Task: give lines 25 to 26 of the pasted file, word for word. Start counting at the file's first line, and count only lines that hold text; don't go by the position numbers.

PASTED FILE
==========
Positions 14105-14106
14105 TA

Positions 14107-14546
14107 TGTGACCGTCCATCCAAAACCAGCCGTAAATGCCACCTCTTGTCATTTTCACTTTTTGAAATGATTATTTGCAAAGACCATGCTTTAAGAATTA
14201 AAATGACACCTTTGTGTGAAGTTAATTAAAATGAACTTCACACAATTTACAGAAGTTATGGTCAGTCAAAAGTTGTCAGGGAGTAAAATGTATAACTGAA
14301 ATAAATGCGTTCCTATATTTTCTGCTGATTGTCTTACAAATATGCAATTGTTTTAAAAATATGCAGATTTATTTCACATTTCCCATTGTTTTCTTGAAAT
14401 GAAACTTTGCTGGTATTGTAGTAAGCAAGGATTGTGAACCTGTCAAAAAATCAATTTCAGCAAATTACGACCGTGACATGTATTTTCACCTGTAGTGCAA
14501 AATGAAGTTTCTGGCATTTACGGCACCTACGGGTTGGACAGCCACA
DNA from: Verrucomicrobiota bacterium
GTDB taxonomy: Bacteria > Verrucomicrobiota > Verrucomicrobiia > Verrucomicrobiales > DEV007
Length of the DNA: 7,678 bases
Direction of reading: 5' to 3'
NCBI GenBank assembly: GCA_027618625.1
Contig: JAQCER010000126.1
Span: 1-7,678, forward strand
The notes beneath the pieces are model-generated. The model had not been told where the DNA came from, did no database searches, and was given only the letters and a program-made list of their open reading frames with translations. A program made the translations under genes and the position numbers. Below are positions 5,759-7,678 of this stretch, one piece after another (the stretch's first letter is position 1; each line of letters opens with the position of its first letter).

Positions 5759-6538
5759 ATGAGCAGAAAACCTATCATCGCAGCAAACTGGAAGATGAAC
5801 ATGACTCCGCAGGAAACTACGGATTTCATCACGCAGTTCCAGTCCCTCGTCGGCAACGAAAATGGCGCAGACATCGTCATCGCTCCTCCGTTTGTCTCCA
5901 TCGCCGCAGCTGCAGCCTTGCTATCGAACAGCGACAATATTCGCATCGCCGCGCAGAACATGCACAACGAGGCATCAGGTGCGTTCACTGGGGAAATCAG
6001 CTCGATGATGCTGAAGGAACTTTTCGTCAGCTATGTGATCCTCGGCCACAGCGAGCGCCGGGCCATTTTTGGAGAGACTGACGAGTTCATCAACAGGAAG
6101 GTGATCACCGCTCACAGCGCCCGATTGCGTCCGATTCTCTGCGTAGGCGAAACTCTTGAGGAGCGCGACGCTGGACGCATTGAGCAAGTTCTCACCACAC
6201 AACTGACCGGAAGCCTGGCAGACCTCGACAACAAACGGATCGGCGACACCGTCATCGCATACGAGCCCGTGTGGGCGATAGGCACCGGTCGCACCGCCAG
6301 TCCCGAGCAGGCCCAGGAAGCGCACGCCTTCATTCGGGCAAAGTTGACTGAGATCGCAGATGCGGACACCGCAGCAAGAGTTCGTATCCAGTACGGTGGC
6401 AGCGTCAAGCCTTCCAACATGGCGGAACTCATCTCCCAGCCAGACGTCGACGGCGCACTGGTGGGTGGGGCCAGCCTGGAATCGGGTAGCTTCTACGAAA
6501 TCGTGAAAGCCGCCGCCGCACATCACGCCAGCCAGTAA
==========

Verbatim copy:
6401 AGCGTCAAGCCTTCCAACATGGCGGAACTCATCTCCCAGCCAGACGTCGACGGCGCACTGGTGGGTGGGGCCAGCCTGGAATCGGGTAGCTTCTACGAAA
6501 TCGTGAAAGCCGCCGCCGCACATCACGCCAGCCAGTAA